“It’s just a general sense of getting comfortable with the game and what’s expected of him. He’s really been busting his tail to get it done.”
Michael’s improved ability to focus on assignments and bear down in pass protection increase the trust coaches have in him. His use will ease the load on Lynch, as well as the pass offense.
The Seahawks want to start games fast, get leads, then speed up the clock with possessions dominated by the run. Success with the formula last season was sporadic, but with Wilson in increasingly comfortable command throwing to burners in the open field, the chance to sustain scorch marks all over the season is causing the sort of knowing grins around the Seahawks that were seen in the run-up to the Super Bowl.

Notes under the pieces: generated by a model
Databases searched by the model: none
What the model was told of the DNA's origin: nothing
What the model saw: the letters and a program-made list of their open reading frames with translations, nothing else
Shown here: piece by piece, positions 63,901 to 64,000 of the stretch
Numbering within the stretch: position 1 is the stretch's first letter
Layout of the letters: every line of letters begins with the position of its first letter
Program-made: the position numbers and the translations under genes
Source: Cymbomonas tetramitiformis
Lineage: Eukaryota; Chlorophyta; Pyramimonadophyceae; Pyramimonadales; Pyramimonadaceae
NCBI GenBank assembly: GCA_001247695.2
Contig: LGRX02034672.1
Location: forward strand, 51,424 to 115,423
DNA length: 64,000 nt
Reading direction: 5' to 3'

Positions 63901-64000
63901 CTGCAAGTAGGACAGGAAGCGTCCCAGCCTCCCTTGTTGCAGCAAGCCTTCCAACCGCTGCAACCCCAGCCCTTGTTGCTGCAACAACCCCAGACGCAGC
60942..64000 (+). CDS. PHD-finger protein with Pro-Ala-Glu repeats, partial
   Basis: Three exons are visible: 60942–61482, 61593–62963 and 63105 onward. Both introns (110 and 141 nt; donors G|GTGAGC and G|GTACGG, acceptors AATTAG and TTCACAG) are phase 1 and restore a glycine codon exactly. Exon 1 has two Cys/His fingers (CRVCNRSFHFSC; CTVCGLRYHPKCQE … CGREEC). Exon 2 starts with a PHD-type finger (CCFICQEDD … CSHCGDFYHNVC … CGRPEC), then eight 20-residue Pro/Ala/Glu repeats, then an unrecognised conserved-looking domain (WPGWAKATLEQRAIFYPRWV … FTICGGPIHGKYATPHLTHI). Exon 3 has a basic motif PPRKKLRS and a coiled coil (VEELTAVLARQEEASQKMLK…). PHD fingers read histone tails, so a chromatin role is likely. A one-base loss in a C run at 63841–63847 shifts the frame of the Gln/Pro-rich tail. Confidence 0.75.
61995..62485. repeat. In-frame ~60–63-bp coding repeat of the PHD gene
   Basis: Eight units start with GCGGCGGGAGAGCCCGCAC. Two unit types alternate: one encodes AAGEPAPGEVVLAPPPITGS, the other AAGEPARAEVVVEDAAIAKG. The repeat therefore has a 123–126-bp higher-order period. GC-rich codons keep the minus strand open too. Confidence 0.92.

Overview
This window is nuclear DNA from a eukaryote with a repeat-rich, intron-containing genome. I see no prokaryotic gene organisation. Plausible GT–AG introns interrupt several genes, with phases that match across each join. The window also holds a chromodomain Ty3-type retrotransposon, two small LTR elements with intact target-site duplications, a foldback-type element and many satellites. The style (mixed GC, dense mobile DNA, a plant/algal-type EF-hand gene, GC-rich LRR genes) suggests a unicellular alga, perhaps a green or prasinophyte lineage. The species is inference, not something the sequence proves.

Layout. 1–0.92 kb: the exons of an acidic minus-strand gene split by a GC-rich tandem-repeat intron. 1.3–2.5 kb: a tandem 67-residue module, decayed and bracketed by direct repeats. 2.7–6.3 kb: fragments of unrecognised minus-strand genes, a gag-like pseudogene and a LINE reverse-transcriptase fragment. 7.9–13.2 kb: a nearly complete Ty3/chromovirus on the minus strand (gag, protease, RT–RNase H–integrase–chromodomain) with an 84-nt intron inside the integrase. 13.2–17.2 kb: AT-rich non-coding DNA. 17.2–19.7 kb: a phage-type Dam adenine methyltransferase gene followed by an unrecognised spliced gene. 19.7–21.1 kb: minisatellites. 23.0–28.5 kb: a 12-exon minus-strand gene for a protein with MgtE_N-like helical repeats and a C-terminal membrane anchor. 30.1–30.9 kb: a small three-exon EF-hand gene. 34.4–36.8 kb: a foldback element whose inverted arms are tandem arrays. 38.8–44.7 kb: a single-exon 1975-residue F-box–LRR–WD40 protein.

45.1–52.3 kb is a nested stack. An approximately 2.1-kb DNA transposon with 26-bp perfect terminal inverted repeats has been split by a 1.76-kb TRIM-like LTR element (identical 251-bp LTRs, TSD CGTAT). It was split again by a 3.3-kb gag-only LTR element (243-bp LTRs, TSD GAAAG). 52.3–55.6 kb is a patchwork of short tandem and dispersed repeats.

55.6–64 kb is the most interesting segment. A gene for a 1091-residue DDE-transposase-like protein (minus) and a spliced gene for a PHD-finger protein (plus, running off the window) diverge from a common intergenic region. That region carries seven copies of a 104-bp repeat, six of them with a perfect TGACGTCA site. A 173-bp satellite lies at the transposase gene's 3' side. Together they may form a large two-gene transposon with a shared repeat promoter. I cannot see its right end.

Besides Lynch, C Max Unger and LT Russell Okung figure to see action, according to Carroll. On defense, a couple of key players who’ve sat out practices and games so far, SS Kam Chancellor and LB Malcolm Smith, should get in . . . Skipping the game is WR Bryan Walters, who had two punt returns for 33 yards against the Chargers before bruising some ribs. He may have a slight edge for the punt return job vacated by Golden Tate, lost in free agency. FS Earl Thomas will be first up taking Bears punts . . . Also out are LB’s Bruce Irvin and Bobby Wagner, although rehabs are progressing to the point that they may be ready for the regular season . . . One who may be playing for a job is reserve LB Korey Toomer, who has missed two seasons with injuries. The Idaho grad, a fifth-round pick in 2012, spent his first two seasons on injured reserve, then strained a hamstring in camp and returned to action only this week. “Yeah, time is running out,” Carroll said. “We haven’t had a chance to see him. He had a really good off-season, but unfortunately he has not been able to get enough back-to-back time to establish where he is on the roster. So more than some other guys, he has a lot to show.” . . . Carroll on Britt’s progress: “Really solid. He’s making great strides to be a legitimate starter. I’ve said before, it’s all in his makeup that really kind of substantiates that he’s able to do this.”